MANAGING DIRECTOR Vs. SAMIR CHANDA
LAWS(GAU)-1994-6-15
HIGH COURT OF GAUHATI
Decided on June 15,1994

MANAGING DIRECTOR Appellant
VERSUS
Samir Chanda Respondents


Referred Judgements :-

STATE OF ASSAM V. PRANESH DEBNATH AND ORS. [REFERRED TO]



Cited Judgements :-

NEW INDIA ASSURANCE CO VS. LABHUBEN DHARAMSHIBHAI PRAJAPATI [LAWS(GJH)-2009-7-239] [REFERRED TO]


JUDGEMENT

J.N.SARMA,J. - (1.)THESE two appeals are against the judgments and awards dated 2.2.93 passed by the Member, Motor Accidents Claims Tribunal, Kamrup, Guwahati in MACT Case No. 64(K) of 1984 (MA(F) 72/93 and MACT Case No. 65(K) of 1984 (MA(F) No. 73/93).
(2.)THE question which arises in these two cases are that whether a Motqr Accidents Claims Tribunal can pass an award with regard to injuries caused by bomb blast by terrorist activities. On 17.10.93 at about 7.55 p.m. the ASTC city bus stopped at the last stoppage near the 4th APBn. During the stationary condition passengers started alighting from the bus and in the meantime a bomb exploded which caused grievous injuries to the claimants. The learned Tribunal found that there is no omission or commission or violation of any provision of Motor Vehicles Act or Rules framed thereunder. "But when the atmosphere is polluted and there is possibility of internal or external endanger to the vehicle, however remote the cause might be an extra vigilance and care is necessary even when the vehicle is found properly parked and in stationary condition. The driver and conductor are bound to take extra care which are found lacking here."
No doubt, recently the Insurance Companies have started to insure vehicles to pay loss and damages to the motor vehicles caused by terrorist activities. But that does not cover the loss because of the use of the motor vehicles. Sections 110 to 110(F) were substituted for the former Section 110 by the Motor Vehicles Amendment Act, 1956. The object and reasons of the amendment are as follows:

Under the existing Section 110 powers to appoint persons to investigate and report on motor accidents have been given to State Government out the officers so appointed are not empowered to adjudicate on the liability of the insurer or on the amount of damages, except at the express desire of the Insurance Company concerned. The provisions have not helped persons of limited means in preferring claims on account of injury and death, because a Court decree has to be obtained before the obligation of an Insurance Company to meet claims can be enforced. It is therefore, proposed to empower State Government to appoint Motor Accidents Claims Tribunal to determine and award damages.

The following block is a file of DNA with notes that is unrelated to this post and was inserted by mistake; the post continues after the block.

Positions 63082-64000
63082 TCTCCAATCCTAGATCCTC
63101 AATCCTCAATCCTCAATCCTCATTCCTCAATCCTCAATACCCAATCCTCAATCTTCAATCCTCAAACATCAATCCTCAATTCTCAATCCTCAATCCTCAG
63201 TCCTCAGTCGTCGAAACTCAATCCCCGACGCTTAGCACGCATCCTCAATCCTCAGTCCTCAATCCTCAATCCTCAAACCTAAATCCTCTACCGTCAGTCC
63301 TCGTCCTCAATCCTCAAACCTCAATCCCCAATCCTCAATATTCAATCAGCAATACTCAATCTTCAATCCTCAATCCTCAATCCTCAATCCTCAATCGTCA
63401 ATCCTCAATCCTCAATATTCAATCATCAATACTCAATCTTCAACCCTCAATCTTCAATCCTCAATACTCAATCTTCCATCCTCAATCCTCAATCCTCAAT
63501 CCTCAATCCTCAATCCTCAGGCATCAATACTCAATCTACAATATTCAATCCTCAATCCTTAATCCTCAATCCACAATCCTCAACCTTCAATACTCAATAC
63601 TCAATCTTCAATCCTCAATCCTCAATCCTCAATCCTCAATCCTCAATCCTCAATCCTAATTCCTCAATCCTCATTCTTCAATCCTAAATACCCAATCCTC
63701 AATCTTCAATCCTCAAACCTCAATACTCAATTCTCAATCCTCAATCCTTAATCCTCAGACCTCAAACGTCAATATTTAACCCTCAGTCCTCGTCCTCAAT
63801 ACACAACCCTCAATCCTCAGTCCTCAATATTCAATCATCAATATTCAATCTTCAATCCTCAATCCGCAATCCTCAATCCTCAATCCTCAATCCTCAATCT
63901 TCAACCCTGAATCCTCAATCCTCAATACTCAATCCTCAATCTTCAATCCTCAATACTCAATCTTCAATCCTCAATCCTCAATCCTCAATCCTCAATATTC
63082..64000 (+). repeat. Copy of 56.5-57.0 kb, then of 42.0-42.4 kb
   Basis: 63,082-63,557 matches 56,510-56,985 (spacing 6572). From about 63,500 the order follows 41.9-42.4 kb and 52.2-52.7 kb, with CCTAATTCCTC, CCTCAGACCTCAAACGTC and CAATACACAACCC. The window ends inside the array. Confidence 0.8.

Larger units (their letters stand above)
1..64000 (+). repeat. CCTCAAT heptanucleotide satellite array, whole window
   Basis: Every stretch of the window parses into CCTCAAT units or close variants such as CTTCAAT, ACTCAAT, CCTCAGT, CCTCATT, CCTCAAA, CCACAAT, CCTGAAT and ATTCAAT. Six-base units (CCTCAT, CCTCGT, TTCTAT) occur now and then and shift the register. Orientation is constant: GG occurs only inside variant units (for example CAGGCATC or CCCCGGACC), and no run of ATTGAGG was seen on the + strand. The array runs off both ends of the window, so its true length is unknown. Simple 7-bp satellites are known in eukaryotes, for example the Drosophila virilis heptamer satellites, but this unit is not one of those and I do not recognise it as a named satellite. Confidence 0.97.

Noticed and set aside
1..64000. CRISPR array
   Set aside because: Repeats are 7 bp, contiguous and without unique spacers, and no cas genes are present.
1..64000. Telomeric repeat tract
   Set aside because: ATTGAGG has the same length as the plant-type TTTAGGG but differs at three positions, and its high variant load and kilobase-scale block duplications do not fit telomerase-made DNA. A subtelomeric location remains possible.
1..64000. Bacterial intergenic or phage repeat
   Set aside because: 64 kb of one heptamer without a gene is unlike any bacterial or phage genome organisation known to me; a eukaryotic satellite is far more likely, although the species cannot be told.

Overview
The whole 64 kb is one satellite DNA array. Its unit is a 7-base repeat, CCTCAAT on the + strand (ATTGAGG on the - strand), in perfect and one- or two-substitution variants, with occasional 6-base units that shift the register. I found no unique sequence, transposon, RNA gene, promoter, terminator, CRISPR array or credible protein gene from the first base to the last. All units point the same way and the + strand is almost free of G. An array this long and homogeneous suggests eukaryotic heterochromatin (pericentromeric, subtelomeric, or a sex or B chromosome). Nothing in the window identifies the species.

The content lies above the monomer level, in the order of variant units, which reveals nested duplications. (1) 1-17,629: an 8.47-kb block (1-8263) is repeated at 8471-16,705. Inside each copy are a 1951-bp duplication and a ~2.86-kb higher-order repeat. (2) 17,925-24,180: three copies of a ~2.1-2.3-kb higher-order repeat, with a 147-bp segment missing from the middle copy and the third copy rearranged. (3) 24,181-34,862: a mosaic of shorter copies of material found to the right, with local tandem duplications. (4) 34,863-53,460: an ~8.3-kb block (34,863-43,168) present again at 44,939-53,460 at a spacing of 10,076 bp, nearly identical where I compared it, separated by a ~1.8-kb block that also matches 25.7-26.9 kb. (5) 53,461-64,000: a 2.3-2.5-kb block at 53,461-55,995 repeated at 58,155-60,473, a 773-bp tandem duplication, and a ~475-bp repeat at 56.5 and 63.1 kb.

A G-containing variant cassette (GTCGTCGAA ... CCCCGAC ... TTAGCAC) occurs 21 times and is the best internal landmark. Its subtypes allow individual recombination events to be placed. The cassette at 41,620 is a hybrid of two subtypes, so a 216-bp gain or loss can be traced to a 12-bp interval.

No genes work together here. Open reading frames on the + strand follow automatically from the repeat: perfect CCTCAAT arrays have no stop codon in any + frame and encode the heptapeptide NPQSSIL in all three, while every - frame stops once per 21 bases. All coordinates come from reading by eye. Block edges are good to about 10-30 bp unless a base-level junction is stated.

Accordingly, these Motor. Accidents Claims Tribunal were constituted by the different State Governments. The liability to pay the damages for accidents arises out of the use of motor vehicles and if the statute does not create he liability without proof of negligence, no damage can be granted. The statute has created the no fault liability under Section 92-A of the Act, 1939 (corresponding Section 140 of the Act, 1988). This has been interpreted by the Supreme Court in Shivaji Dayanu Patil v. Vatschalauttam More holding that Section 92-A was in the nature of a beneficial legislation enacted with a view to confer the benefit of expeditious payment of a limited amount by way of compensation to the victims of an accident arising out of the use of a motor vehicle on the basis of no fault liability. That case was followed by a Single Judge of this Court in the case of State of Assam v. Pranesh Debnath and Ors. reported in (1991) 2 GLR 389 where the Single Judge of this Court held that the amount of compensation for no fault liability shall be available in a accident due to bomb blast and the Single Judge further held that where there was a bomb blast as a result of which the accident took place it may be relevant for the purpose of determining the fault of the owner or driver. It is not material for determining the no fault liability under Section 92-A (Section 140 of the Act, 1988). But the question which arises in this case is something different and as such this matter was placed before the Division Bench.

(3.)EVEN in the earliest case of tort in Rylands v. Fletcher which is founded upon a theory of strict liability, it was pointed out that in order to be liable under the tort there must be duty cast on the owner if the damage is caused because of interference of a stranger and over such activities the owner has no control, the owner shall not be liable.


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